Derek Fisher decided to go small against the Hawks, inserting Tim Hardaway Jr. in to the starting lineup in favor of Jason Smith. The strategical move looked great early on with the increased floor spacing freeing up Carmelo Anthony on offense, whom has struggled early on this season. Anthony started the game off strongly, making his first shot of the game. Anthony played extremely well in the first quarter, almost notching a double-double in the first twelve minutes of play with 14 points and 8 rebounds. Anthony strong start led the way for New York to an early 32-20 first quarter lead.
Curiously Fisher kept Anthony in the game to start the second quarter after playing the whole first quarter. Fisher thought better of it, and pulled him out a one minute into the second quarter. With Anthony on the bench, Atlanta shortly would go on an 8-0 run. By the time Anthony was subbed back into the game mid-way through the second quarter, the Knick’s lead which was at one point 15, was now cut down to one possession 38-35. With Anthony back in the game, the overall energy of the team seemed to have picked up, freeing the other Knicks up to score. New York would finish the quarter strong heading into the half with a 61-48 lead. Continue reading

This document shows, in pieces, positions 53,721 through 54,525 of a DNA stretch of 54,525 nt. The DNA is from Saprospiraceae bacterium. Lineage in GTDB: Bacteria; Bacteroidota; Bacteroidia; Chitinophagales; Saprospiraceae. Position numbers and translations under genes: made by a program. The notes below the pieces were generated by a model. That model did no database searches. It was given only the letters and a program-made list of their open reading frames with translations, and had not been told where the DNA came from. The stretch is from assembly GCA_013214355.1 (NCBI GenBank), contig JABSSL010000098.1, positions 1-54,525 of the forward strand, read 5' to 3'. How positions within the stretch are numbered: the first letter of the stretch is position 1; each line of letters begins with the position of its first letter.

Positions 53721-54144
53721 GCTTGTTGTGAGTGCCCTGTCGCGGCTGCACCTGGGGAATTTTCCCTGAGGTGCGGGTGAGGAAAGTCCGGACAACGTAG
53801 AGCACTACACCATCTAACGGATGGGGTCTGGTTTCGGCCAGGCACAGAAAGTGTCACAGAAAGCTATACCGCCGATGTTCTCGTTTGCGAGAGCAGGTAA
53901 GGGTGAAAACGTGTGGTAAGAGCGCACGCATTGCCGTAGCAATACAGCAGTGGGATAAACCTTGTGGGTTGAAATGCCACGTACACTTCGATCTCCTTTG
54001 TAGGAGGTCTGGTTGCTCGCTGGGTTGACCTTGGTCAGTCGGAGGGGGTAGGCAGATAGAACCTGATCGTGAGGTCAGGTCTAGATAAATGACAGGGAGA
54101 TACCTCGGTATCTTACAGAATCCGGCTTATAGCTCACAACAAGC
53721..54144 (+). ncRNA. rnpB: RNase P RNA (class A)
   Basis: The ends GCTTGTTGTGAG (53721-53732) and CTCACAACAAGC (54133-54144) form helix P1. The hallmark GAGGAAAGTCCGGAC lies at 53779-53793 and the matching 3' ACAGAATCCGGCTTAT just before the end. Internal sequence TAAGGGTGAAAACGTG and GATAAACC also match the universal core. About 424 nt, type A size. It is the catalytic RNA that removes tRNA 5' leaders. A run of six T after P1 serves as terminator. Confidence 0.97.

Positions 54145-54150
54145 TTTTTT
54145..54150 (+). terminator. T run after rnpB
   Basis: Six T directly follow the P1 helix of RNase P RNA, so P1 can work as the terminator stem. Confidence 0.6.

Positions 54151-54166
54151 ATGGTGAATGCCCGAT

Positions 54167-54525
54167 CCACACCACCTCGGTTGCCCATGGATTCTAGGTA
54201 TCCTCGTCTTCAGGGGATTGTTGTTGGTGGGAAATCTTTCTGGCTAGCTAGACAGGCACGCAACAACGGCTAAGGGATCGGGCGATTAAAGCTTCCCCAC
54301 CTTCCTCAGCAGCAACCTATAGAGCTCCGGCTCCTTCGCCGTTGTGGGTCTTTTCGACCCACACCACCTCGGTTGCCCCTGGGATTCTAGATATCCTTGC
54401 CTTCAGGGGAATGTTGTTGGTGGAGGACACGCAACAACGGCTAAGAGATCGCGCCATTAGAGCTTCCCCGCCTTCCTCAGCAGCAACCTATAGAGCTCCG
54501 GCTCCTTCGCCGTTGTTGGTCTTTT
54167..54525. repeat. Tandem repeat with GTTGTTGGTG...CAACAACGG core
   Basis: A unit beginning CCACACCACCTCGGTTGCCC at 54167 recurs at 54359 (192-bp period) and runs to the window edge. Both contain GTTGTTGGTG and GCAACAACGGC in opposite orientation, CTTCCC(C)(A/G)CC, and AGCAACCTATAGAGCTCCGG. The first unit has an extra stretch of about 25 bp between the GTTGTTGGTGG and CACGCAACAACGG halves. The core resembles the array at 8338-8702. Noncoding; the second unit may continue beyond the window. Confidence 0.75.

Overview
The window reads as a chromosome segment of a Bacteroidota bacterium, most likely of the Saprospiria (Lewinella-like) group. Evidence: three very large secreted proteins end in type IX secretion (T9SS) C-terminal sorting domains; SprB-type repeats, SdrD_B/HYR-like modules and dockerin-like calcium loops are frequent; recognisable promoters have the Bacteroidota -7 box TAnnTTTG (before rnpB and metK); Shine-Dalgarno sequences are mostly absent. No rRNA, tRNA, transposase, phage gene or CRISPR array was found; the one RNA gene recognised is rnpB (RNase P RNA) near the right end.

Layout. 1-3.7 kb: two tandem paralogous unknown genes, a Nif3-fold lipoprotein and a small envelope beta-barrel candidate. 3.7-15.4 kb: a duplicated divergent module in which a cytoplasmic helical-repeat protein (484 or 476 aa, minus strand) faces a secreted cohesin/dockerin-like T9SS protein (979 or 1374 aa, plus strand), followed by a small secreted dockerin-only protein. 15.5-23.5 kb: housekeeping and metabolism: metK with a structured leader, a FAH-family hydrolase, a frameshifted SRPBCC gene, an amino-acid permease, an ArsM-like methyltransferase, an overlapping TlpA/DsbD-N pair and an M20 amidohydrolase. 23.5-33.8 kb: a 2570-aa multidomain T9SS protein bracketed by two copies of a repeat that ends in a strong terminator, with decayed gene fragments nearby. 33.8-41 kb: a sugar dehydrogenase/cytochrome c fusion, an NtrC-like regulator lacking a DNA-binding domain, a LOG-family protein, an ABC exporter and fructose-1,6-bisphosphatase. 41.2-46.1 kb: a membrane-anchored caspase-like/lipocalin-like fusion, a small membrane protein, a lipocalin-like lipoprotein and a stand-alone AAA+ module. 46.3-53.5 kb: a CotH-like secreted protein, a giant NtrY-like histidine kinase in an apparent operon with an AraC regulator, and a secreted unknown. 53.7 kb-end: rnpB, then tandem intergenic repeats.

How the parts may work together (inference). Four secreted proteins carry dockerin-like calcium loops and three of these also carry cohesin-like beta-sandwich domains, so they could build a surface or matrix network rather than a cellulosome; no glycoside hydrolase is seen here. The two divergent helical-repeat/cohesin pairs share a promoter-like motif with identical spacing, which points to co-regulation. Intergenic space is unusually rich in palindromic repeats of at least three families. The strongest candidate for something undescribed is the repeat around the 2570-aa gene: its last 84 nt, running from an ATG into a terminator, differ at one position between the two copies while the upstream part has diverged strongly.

Written by William Lee
Wednesday night was a battle of ineptitude on offense, with Detroit literally being the worst offensive team in the league, being ranked at the bottom for all offensive statistical categories. New York don’t fare any better, being the second worst in points per game at 88.5 points per game.
It was a strange and ugly game to start. It being a battle between Jason Smith, and Kentavious Caldwell-Pope, both of whom went perfect from the field, scoring 11 points in the first quarters. Both received little help from their teammates, with each team struggling 42.9% from the field. Caldwell-Pope got a little more help than Smith though with Detroit leading 25-20 after the first quarter.
Knicks who were already extremely short-handed with the injuries to Andrea Bargnani and Jose Calderon, as well as J.R. Smith serving an suspension (Jason Smith getting the start), the only backup point guard Pablo Prigioni turned his ankle early in the second quarter. Continue reading
Paul Pierce and the company smothered Carmelo Anthony and the New York Knicks to a 98-83 defeat Tuesday night.